Although most problems with FFF 3D printers are usually related to electronics, hotend performance or the condition of the printing surface, there are a number of mechanical problems that may occur on occasion and need to be checked periodically.
Perpendicularity of axes
This is a problem caused by incorrect assembly of the 3D printer, which is why it appears mainly in 3D printers purchased in kit form. They do not usually cause printing failures, but they do cause deformations in the parts. The main indicator of this problem is the lack of perpendicularity in the edges of the parts and the only solution is to check the assembly of the equipment again.
In the case of coreXY printers, the perpendicularity of the axes may be due to an excessive difference in tension between the two belts.
Poor lubrication on shafts or dirt on shafts
Poorly lubricated shafts, whether rods or linear guides, can lead to increased noise during printing. In some cases, lack of lubrication combined with dirt entering the bearings can cause excessive friction which can lead to loss of pitch in the motors and layer displacement. It is advisable to regularly clean and lubricate all moving components, ensuring that they all move correctly and without friction.
Poor condition of straps
The belts are responsible for transmitting the movement to the shafts, so it is essential to periodically check their condition.
One of the main causes of layer displacements or dimensional deviations is a poor belt tension setting. Belts with low tension often result in poor surface quality of the parts due to lines and marks, while belts with excessive tension can increase the work of the motor leading to pitch losses and layer displacements.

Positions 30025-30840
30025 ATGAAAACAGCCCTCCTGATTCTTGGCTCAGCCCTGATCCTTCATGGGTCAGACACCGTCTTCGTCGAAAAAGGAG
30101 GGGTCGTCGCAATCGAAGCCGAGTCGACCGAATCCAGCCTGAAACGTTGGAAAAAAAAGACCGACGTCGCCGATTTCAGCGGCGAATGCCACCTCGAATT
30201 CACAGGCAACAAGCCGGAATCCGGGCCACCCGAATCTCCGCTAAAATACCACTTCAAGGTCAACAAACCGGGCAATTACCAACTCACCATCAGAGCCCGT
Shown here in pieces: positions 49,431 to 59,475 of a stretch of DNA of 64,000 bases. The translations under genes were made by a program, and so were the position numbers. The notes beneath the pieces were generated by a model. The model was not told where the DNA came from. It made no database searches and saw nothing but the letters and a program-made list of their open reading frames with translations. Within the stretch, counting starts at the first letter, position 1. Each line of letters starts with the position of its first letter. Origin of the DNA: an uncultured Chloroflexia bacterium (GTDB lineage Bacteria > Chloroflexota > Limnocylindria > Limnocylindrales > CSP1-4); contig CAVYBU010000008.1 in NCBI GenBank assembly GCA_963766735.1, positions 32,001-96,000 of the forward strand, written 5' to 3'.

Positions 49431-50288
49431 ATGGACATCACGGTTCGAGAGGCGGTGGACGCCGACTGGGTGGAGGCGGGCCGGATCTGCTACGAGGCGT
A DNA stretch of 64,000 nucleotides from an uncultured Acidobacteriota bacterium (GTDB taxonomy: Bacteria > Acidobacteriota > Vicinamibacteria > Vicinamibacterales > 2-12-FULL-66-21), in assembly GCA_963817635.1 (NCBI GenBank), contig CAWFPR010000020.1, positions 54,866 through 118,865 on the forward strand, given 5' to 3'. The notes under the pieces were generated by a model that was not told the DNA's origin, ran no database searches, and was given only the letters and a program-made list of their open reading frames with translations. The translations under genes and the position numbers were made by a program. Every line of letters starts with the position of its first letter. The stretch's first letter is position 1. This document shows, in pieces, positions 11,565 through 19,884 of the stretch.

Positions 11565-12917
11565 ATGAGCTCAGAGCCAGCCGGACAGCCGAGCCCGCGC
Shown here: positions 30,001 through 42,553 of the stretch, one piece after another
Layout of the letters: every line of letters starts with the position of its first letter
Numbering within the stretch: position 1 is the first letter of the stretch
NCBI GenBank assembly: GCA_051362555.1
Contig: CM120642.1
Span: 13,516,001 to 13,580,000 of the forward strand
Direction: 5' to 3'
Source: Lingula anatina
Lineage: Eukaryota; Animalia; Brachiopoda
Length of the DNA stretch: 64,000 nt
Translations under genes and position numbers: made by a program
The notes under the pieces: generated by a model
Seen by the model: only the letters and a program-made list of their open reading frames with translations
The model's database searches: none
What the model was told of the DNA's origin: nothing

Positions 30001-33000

Image 1: The effect of a slack belt. Source: wikimedia
As mentioned above, in the case of coreXY printers, a difference in tension between the two belts can cause a loss of perpendicularity between axes, so in this type of printer it is essential not only to adjust the belts to the appropriate tension, but also to ensure that both have similar tensions.
During retractions it is common for the 3D printer to make a rapid up and down Z movement. If there is play between the threads of the spindle and the nut, these movements will cause a loss of precision that will be reflected on the surface of the part. This phenomenon is known as backlash and often results in line-shaped defects on the surfaces of the workpieces. The only solution is to replace the spindles and nuts with higher quality ones or to use anti-backlash nuts.
Image 2: Anti-backlash nut for T8 spindles. Source: futakuchi-hataka.com
Position and status of end-of-travel sensors
Mechanical or optical sensors are commonly used to detect the end of travel of the X and Y axes. These types of sensors are susceptible to failure, especially the mechanical ones, due to the repetitive use they undergo. The main sign of failure is the collision of the head during homming, and the most common causes of failure are:
Incorrect position: causes the head to collide before activating the sensor. It is advisable to periodically check its position by manually moving the head or the base and check that there is nothing preventing it from activating the sensor.
Faults in the connection: A loose cable or a bad connection will cause the circuit to remain continuously open and therefore the sensor will not activate. This is a common problem, so to avoid collisions that could damage the printer, it is advisable to use limit switches in normally closed (NC) configuration, so that if there is a fault in the connection, the sensor will jump and the problem can be easily detected.
A damaged sensor: This is common in mechanical sensors, which have a fatigue life. In these cases the only solution is to replace the sensor.